Ecclestone eyes Disneyland Paris GP UPDATE #10 This rumor is downgraded to 'false' today. The prospective organizers of a French grand prix on the grounds of Disneyland Paris have scrapped their plans.
It has emerged that the collaboration, with Euro Disney providing the land and promoter Lagardere Sports over $100 million, was relying on additional third party financial backing that did not materialize.
An excerpt from a statement distributed by Lagardere, formerly the racing car company Matra, explained that "it proved impossible to reach an agreement with the other parties, which was an essential condition in the development of the project".
|Map showing Disneyland (right edge of map) geographic relationship to downtown Paris|
The Disneyland plans had been the most likely to materialize for 2010, after the current French grand prix at Magny-Cours withdrew from the 2009 calendar.
The news means that France is likely to be missing minimally from next year's formula one schedule, as well as in 2010.10/16/08 (GMM) Disneyland Resort Paris is the frontrunner to bring France back to the formula one calendar in 2010, French racing federation chief executive Nicolas Deschaux has admitted.
As the Federation Francaise du Sport Automobile (FFSA) announced that next year's Magny Cours race has been cancelled for economic reasons, Deschaux said he met this week with organizers of six alternate venues.
Disneyland Paris is located about a half hour drive from the French capital, and we reported recently that plans have been devised for a temporary track on the Euro Disney-owned grounds.
Moreover, the national sports newspaper L'Equipe reports that quadruple world champion and former F1 team owner Alain Prost is firmly backing the project, having declared the future of the French grand prix "an issue of national importance".
Deschaux said: "The only plan that can be put in place in 2010 is the Paris Val d'Europe (Disneyland) project."
He also said the other five hopeful venues have thought up "serious" propositions for the French grand prix. 10/07/08 (GMM) Draft plans for a formula one circuit on the grounds of Disneyland Paris have been prepared, as the French racing federation considers options for the country's grand prix in 2010 and beyond.
F1 chief executive Bernie Ecclestone is desperate for his sport to move away from Magny Cours, an isolated circuit in the rural centre of the country.
There are alternatives to Disneyland, which is about a half hour drive from the French capital, but it is reportedly Ecclestone's preferred venue.
The French language newspaper La Presse reports that Lagardere Group, formerly the racing car company Matra, in collaboration with Disneyland's owners Euro Disney, have devised plans for a temporary F1 track.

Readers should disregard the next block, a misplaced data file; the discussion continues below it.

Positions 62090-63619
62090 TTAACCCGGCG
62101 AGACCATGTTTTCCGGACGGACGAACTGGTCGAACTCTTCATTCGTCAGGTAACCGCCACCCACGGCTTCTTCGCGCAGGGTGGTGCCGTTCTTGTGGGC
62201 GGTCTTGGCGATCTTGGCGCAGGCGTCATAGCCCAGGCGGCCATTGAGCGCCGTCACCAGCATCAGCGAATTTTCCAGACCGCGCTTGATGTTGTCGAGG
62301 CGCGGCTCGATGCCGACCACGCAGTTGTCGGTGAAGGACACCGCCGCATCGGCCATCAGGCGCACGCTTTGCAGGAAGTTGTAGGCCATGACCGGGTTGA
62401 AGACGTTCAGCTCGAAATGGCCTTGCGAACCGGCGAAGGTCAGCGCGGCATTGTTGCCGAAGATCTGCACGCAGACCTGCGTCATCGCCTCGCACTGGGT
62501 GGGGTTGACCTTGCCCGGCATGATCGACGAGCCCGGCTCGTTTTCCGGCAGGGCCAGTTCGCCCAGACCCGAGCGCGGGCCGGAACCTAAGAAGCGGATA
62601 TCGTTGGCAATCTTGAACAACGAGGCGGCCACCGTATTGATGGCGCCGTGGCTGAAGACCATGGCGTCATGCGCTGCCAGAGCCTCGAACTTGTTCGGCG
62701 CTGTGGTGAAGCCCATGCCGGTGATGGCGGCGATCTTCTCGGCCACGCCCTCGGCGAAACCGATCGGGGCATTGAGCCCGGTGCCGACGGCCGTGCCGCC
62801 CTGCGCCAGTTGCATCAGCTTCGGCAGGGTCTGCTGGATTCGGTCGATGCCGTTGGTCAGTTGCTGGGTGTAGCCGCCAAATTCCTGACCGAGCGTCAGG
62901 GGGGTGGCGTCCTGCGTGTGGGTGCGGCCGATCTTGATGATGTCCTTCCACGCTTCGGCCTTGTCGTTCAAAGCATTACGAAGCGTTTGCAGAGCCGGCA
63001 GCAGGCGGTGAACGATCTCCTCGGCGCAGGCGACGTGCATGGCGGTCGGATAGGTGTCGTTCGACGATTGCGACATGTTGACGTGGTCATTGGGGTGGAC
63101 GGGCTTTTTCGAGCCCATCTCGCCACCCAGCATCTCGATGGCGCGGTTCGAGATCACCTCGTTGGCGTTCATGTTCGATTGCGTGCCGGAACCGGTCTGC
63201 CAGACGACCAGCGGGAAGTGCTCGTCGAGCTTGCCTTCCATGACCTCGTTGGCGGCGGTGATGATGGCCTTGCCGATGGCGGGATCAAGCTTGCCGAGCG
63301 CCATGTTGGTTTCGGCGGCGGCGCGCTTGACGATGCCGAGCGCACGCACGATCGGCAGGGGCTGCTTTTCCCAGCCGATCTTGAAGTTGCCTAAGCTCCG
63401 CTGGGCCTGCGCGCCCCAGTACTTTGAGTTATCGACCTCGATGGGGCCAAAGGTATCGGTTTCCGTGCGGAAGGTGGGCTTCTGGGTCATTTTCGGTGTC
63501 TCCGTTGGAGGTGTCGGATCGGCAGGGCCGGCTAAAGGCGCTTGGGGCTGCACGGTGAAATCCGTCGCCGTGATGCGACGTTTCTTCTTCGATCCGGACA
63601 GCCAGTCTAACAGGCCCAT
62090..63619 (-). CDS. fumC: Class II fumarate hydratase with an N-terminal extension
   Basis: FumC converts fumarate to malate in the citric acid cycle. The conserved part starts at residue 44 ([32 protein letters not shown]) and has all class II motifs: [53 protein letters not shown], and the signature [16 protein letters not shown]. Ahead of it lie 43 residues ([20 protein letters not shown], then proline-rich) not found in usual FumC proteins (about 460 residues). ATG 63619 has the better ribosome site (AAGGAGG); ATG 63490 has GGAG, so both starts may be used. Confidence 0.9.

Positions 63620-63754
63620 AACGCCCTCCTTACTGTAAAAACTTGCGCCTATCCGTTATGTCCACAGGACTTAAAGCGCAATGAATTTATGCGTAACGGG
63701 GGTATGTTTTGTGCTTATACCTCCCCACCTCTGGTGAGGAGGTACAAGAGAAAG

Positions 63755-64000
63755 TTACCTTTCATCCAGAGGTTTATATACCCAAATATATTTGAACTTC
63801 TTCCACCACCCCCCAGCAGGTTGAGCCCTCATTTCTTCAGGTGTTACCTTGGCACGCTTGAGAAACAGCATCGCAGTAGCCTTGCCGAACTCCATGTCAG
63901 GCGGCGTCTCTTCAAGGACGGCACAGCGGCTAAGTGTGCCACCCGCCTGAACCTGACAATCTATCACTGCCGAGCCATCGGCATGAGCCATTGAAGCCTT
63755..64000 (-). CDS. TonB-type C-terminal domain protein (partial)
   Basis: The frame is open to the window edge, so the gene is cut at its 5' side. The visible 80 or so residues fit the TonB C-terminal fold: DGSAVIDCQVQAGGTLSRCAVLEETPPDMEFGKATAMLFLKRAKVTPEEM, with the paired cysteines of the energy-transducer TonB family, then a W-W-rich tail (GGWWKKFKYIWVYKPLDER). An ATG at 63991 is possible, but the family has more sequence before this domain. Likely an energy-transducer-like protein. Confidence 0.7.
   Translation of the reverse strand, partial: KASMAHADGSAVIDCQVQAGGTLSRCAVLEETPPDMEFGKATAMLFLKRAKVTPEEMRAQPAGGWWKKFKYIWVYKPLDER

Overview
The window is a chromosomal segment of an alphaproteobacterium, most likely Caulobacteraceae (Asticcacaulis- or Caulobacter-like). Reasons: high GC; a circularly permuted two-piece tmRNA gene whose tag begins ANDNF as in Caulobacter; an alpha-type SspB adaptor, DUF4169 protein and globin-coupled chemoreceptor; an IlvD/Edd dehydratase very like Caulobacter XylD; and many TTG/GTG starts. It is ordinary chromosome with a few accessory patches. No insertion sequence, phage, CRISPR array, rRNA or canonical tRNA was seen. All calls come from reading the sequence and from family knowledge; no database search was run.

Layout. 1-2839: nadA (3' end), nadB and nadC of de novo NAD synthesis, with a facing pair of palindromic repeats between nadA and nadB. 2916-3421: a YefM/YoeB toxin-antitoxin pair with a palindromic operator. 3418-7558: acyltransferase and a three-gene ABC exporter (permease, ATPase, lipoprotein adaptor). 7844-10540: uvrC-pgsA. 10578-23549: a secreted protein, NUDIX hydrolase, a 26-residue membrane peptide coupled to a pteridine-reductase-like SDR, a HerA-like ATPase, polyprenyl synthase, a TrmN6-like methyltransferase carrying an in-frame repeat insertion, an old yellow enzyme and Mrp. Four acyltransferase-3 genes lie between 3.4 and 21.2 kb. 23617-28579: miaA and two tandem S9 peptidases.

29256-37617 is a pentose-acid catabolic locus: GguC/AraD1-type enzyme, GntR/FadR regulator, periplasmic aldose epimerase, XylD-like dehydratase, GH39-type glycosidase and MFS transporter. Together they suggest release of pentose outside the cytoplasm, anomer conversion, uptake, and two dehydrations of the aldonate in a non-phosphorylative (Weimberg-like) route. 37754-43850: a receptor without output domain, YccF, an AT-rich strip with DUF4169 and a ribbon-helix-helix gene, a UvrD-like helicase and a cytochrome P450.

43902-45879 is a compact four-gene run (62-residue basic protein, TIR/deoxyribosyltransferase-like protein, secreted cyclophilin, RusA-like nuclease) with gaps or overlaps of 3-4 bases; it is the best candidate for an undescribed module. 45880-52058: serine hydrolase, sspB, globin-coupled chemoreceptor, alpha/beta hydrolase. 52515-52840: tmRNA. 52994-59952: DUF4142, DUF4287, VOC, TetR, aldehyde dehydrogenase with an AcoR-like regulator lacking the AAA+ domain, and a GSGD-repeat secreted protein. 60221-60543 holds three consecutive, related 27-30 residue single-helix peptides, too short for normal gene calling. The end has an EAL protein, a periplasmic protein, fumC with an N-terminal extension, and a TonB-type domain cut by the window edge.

The circuit would use some existing roads, and require some purpose-built sections, the publication said.
Lagardere Group would not confirm the claims.
It is expected that the French racing federation FFSA will publish a shortlist of four potential 2010 grand prix venues on October 15, and that Ecclestone will then make the final selection.05/16/08 (GMM) Paris is reportedly not yet ready to step in and replace the outgoing formula one venue Magny Cours as host of the annual French grand prix.
It was reported early this week that F1 chief executive Bernie Ecclestone, keen to instate a Paris date on the grand prix calendar as soon as possible, ruled out returning to the unpopular rural venue Magny Cours following its swansong race next month.
Ecclestone revealed that he has been told by French prime minister Francois Fillon that he will look into the possibility of a Paris race.
But the French daily newspaper Le Figaro said on Friday that, despite Fillon's support, the Paris project is lacking funds.
Plans are reportedly well advanced for a formula one race at Disneyland Resort Paris, which is about a half hour drive from the capital city, but the project is lacking about $31m in necessary funding, Le Figaro said.
Disneyland Paris' owner, Euro Disney, is reportedly willing to host the event on its grounds but argues that the French government should provide the money. 05/10/08 Rumor has it that Bernie Ecclestone and the FIA are looking at Disneyland Paris again. The theme park has outlet stores, 5,800 hotel rooms, plus another 2,400 that are run by other companies, all necessary for a grand prix. There are two convention centers, shopping, a golf course, perfect transport links to everywhere.
They have an abundance of land. Disneyland has 5,000 acres and they have developed only half of it. Speculation is that is they could do a deal with the people in Dubai who have the worldwide rights to build the F1 theme parks, it would be a perfect place for the Grand Prix.
They are building MotorCity which includes residential, business, sports and leisure facilities on a 880-acre site in Dubai. That includes a racing circuit, karting tracks, a commercial zone with car dealerships. There are offices and two residential zones, one with a lot of expensive apartments and another thing called The Green Community. The whole thing has cost them about $3bn to build and now they want to sell that expertise to other places. Rumor is they are building something like it for the Russians and it all fits in perfectly for a new French GP. 03/13/08 The first round of the French municipal elections took place last weekend and the results in Versailles suggest that unless there is a huge upset in the second round this weekend, there is little chance that the French Grand Prix will take place there in 2010. The pro-Grand Prix candidate Bertrand Devys managed to pick up 24% of the votes in the first round, but his republican rival Francois de Mazieres scored 39%. He is opposed to the proposal of a Grand Prix. The socialists are also against the race and their candidate Catherine Nicholas scored 18% so there is little chance that Devys will be able to make up the difference in the second round.